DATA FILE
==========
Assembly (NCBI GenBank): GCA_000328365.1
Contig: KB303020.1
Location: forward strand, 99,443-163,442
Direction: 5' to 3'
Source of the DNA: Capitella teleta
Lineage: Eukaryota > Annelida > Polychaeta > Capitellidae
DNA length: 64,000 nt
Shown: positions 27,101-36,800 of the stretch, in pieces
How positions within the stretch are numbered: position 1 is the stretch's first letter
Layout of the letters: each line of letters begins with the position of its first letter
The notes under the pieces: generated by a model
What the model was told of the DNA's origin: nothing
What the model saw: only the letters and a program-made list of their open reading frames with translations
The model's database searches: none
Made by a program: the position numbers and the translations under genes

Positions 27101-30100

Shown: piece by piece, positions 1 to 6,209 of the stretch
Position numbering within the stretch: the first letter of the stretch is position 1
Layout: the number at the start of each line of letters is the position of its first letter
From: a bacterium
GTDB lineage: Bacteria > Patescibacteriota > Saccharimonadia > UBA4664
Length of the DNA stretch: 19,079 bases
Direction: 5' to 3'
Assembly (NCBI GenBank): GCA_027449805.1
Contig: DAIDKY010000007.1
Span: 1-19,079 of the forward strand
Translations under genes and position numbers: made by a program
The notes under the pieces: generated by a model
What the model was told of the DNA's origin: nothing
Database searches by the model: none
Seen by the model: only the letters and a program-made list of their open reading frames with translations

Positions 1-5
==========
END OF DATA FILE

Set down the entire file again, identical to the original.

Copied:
Assembly (NCBI GenBank): GCA_000328365.1
Contig: KB303020.1
Location: forward strand, 99,443-163,442
Direction: 5' to 3'
Source of the DNA: Capitella teleta
Lineage: Eukaryota > Annelida > Polychaeta > Capitellidae
DNA length: 64,000 nt
Shown: positions 27,101-36,800 of the stretch, in pieces
How positions within the stretch are numbered: position 1 is the stretch's first letter
Layout of the letters: each line of letters begins with the position of its first letter
The notes under the pieces: generated by a model
What the model was told of the DNA's origin: nothing
What the model saw: only the letters and a program-made list of their open reading frames with translations
The model's database searches: none
Made by a program: the position numbers and the translations under genes

Positions 27101-30100

Shown: piece by piece, positions 1 to 6,209 of the stretch
Position numbering within the stretch: the first letter of the stretch is position 1
Layout: the number at the start of each line of letters is the position of its first letter
From: a bacterium
GTDB lineage: Bacteria > Patescibacteriota > Saccharimonadia > UBA4664
Length of the DNA stretch: 19,079 bases
Direction: 5' to 3'
Assembly (NCBI GenBank): GCA_027449805.1
Contig: DAIDKY010000007.1
Span: 1-19,079 of the forward strand
Translations under genes and position numbers: made by a program
The notes under the pieces: generated by a model
What the model was told of the DNA's origin: nothing
Database searches by the model: none
Seen by the model: only the letters and a program-made list of their open reading frames with translations

Positions 1-5